Myocarditis is focal or diffuse inflammation of the cardiac muscle (myocardium). It may be acute or chronic and can occur at any age. Frequently, myocarditis fails to produce specific cardiovascular symptoms or electrocardiogram (ECG) abnormalities, and recovery is usually spontaneous, without residual defects. Occasionally, myocarditis is complicated by heart failure; rarely, it may lead to cardiomyopathy.
Myocarditis may result from:
viral infections (most common cause in the United States and western Europe): coxsackievirus A and B strains and, possibly, poliomyelitis, influenza, rubeola, rubella, and adenoviruses and echoviruses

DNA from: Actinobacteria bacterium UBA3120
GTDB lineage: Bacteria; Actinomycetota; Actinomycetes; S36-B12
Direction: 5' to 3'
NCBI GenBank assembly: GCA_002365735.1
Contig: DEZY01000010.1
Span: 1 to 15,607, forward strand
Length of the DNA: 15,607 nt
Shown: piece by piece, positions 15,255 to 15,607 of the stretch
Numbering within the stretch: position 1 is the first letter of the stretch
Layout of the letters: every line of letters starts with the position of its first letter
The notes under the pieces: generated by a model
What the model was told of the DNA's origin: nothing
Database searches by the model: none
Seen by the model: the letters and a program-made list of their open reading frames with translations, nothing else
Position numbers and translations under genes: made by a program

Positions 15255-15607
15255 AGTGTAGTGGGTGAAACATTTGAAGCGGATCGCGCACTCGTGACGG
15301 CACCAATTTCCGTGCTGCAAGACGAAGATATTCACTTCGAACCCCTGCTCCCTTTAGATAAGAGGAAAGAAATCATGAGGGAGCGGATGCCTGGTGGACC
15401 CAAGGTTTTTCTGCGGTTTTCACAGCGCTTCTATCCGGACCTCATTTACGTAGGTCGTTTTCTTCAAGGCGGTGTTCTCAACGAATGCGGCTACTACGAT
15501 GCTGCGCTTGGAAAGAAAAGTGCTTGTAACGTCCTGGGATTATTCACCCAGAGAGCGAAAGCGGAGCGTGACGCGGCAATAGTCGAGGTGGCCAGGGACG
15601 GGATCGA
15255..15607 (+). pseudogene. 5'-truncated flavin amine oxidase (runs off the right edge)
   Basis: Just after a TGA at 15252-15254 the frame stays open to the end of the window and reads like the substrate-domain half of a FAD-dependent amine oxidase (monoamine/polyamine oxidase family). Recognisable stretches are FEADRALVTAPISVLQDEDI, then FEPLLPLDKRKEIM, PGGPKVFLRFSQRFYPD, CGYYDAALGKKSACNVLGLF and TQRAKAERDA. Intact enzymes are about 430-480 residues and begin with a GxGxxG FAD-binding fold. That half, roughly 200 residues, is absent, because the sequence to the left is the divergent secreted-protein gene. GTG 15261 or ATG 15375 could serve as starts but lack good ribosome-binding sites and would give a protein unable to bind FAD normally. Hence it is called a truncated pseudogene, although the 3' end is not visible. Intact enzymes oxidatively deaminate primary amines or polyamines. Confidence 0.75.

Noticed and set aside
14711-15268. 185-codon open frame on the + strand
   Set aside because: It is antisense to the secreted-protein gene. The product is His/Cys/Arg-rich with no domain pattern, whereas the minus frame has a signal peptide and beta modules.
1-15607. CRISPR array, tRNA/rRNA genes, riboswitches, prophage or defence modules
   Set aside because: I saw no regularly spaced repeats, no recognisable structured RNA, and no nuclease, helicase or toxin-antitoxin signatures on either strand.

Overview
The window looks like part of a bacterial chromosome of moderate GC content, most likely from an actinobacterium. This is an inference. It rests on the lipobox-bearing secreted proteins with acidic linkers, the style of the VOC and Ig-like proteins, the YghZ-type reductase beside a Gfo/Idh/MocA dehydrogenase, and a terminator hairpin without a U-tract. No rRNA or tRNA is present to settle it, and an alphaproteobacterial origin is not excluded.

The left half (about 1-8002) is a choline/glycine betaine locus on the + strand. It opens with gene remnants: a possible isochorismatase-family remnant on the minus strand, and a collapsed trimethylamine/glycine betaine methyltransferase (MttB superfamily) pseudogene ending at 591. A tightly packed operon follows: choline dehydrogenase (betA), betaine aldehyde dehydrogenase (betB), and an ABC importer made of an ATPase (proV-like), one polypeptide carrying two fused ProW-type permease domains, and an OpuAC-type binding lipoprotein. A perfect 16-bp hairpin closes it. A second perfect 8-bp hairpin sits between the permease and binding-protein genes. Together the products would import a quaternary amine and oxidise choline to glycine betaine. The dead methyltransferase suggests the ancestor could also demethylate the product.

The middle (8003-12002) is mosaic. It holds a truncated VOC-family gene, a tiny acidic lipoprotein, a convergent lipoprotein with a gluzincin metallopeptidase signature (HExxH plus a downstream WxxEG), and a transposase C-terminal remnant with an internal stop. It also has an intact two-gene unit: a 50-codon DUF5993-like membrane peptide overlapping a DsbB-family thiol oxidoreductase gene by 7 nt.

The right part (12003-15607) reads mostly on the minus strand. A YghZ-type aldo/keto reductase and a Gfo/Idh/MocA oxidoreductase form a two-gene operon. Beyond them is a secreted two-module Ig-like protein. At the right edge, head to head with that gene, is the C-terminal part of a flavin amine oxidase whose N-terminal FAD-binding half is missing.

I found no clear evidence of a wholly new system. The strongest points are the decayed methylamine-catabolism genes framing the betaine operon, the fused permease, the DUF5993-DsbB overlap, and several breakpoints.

bacterial infections: diphtheria, tuberculosis, typhoid fever, tetanus, and staphylococcal, pneumococcal, and gonococcal infections
hypersensitive immune reactions: acute rheumatic fever and postcardiotomy syndrome
radiation therapy: large doses of radiation to the chest in treating lung or breast cancer
chemical poisons: such as chronic alcoholism
parasitic infections: especially South American trypanosomiasis (Chagas’ disease) in infants and immunosuppressed adults; also, toxoplasmosis
helminthic infections: such as trichinosis
medications: penicillin, ampicillin, hydrochlorothiazide, methyldopa, and sulfonamides (may cause hypersensitivity myocarditis)
autoimmune factors: human immunodeficiency virus (has been shown to directly attack the myocardium)
rejection syndrome: rejection of posttransplant hearts (may cause inflammatory myocarditis).